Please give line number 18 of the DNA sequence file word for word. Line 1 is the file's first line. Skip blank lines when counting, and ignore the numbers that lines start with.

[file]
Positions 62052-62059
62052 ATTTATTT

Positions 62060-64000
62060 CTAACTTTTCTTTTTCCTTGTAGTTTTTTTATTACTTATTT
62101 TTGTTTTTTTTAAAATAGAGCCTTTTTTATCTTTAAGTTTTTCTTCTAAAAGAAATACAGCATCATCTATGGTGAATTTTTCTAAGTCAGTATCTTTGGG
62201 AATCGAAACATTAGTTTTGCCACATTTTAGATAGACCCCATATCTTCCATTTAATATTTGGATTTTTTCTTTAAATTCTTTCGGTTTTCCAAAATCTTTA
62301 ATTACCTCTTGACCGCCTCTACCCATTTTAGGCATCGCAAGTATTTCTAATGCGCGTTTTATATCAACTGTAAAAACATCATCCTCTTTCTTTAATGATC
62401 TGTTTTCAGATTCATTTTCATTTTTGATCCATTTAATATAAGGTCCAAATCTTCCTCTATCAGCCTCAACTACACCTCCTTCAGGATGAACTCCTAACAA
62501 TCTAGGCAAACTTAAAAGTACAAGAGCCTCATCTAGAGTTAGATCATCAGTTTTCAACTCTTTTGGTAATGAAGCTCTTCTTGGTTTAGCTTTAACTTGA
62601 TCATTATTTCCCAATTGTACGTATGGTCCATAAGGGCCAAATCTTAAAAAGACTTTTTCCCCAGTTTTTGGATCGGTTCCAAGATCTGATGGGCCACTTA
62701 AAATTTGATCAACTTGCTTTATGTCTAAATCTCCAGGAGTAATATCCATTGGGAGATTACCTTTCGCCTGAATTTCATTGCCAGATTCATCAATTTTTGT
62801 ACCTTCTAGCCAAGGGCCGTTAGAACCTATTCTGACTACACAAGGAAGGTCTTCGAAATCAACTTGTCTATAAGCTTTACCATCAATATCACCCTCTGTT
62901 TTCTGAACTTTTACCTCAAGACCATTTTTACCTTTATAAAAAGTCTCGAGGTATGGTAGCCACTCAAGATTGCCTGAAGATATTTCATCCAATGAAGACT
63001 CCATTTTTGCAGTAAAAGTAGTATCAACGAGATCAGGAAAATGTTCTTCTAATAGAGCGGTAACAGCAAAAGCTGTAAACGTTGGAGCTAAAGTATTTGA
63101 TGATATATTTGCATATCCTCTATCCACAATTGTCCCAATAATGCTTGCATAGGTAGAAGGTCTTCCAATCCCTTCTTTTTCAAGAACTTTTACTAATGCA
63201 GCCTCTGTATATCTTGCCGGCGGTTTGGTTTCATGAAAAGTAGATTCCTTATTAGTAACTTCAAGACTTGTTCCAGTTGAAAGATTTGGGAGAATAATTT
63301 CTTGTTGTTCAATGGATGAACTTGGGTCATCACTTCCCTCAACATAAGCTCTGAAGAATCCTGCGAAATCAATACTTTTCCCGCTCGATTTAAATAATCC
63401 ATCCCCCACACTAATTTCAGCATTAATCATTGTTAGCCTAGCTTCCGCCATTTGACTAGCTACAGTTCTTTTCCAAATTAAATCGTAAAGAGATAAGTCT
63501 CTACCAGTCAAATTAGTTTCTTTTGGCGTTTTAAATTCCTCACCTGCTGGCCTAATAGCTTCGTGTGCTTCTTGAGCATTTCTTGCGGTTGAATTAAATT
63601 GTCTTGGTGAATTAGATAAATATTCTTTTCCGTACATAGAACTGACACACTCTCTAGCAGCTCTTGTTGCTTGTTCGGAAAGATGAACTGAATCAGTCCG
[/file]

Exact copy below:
63401 ATCCCCCACACTAATTTCAGCATTAATCATTGTTAGCCTAGCTTCCGCCATTTGACTAGCTACAGTTCTTTTCCAAATTAAATCGTAAAGAGATAAGTCT